The Punitive Damages Exception to Your Right to Privacy
In most circumstances, in California you cannot seek someone’s private financial information unless it is intimately related to the cause of action. For example, if you are suing someone for Financial Elder Abuse and accusing a person for transferring bank funds from their grandparent’s account to their own account, then you can likely subpoena the Defendant’s bank records for the relevant time period. However, if you have the same cause of action but the basis is that the Defendant stole a car from their grandparent, then you likely cannot subpoena the Defendant’s bank records even though they might show the deposit of funds the Defendant received from selling the stolen car.
The reason for this is because under the California Constitution all people are granted an inalienable right to privacy and the California Supreme Court has held that this right extends to a person’s financial information (Valley Bank of Nevada v. The Superior Court (1975) 542 P.2d 977.).
However, if you have a claim for punitive damages, you can possibly perform discovery regarding the Defendant’s financial status.
Under California Civil Code section 3295, the Plaintiff may introduce evidence of the Defendant’s financial condition if the Defendant is found liable for punitive damages. At which point the Plaintiff may demonstrate to the judge/jury how much money the Defendant has. The reason why this evidence is admissible is because the purpose of punitive damages is to prevent the defendant from performing the wrong action in the future and so if the punitive damage amount is a drop in the bucket of the Defendant’s financial portfolio, it is not much of a deterrent—but you need to know the Defendant’s financial condition in order to determine what would be sufficient.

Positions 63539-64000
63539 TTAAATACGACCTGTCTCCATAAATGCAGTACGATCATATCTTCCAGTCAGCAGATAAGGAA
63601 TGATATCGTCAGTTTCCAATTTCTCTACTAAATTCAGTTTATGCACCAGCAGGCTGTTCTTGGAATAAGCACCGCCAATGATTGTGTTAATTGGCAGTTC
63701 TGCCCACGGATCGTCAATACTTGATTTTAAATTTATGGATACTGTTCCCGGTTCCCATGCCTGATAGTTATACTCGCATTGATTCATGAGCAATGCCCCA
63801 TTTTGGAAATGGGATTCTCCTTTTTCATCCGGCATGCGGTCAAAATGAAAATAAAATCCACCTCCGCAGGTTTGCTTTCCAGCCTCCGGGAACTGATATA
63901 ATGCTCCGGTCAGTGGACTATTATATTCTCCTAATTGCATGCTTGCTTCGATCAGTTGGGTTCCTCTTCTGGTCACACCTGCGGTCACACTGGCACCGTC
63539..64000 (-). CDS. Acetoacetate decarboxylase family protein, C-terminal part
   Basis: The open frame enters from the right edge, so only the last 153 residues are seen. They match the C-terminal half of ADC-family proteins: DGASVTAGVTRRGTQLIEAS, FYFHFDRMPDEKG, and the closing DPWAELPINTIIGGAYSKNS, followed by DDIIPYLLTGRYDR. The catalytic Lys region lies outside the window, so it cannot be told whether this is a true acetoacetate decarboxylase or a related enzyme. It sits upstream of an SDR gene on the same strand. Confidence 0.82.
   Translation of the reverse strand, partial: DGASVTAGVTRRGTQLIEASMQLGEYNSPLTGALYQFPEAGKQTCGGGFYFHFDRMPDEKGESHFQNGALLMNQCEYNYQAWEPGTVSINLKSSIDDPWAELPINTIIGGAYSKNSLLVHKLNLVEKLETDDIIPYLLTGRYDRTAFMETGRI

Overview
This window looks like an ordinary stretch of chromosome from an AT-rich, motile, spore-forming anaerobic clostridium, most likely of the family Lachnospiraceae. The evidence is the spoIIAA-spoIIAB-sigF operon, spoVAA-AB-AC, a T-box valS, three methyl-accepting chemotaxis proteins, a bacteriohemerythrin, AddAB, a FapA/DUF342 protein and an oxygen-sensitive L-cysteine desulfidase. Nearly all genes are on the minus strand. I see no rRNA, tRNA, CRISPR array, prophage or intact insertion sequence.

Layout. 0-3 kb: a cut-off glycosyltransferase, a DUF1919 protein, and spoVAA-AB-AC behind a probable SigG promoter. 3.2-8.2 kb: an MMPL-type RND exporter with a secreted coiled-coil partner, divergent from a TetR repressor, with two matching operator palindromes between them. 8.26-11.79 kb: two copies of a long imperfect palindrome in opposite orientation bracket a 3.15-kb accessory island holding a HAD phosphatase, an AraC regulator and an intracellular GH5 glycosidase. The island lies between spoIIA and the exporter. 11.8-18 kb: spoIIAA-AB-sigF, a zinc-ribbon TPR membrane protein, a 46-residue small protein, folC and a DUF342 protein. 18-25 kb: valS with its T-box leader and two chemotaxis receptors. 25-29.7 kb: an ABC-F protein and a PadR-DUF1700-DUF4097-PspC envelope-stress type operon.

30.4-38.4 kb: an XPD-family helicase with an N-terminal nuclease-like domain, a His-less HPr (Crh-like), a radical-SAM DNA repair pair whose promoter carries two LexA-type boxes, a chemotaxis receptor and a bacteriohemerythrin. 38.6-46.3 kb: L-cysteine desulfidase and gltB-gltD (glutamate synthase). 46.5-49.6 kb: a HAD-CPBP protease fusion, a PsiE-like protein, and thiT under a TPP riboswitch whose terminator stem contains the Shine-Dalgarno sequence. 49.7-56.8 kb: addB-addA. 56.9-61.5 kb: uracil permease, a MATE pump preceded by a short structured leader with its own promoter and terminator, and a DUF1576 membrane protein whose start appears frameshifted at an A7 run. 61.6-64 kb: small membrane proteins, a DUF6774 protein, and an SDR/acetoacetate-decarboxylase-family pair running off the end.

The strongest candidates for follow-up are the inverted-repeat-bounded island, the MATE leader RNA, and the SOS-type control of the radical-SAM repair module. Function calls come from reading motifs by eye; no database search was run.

Additionally, under that same code provision, any evidence—whether testimony or documentation—cannot be sought during the pre-trial stage of litigation, instead all discovery must be done live in the court room. The reason for this is because pre-litigation is performed through the power of the state government, and to allow a violation of the Defendant’s right to privacy without proper due process would be unconstitutional, which isn’t an issue once the Defendant is found liable for punitive damages. Which leads me to the last segment of California Civil Code section 3295 that is relevant to this discussion, which is that while you ordinarily cannot do pre-litigation discovery regarding someone’s financial situation, the legislation explicitly carved out an exception if a judge provides an order to that effect.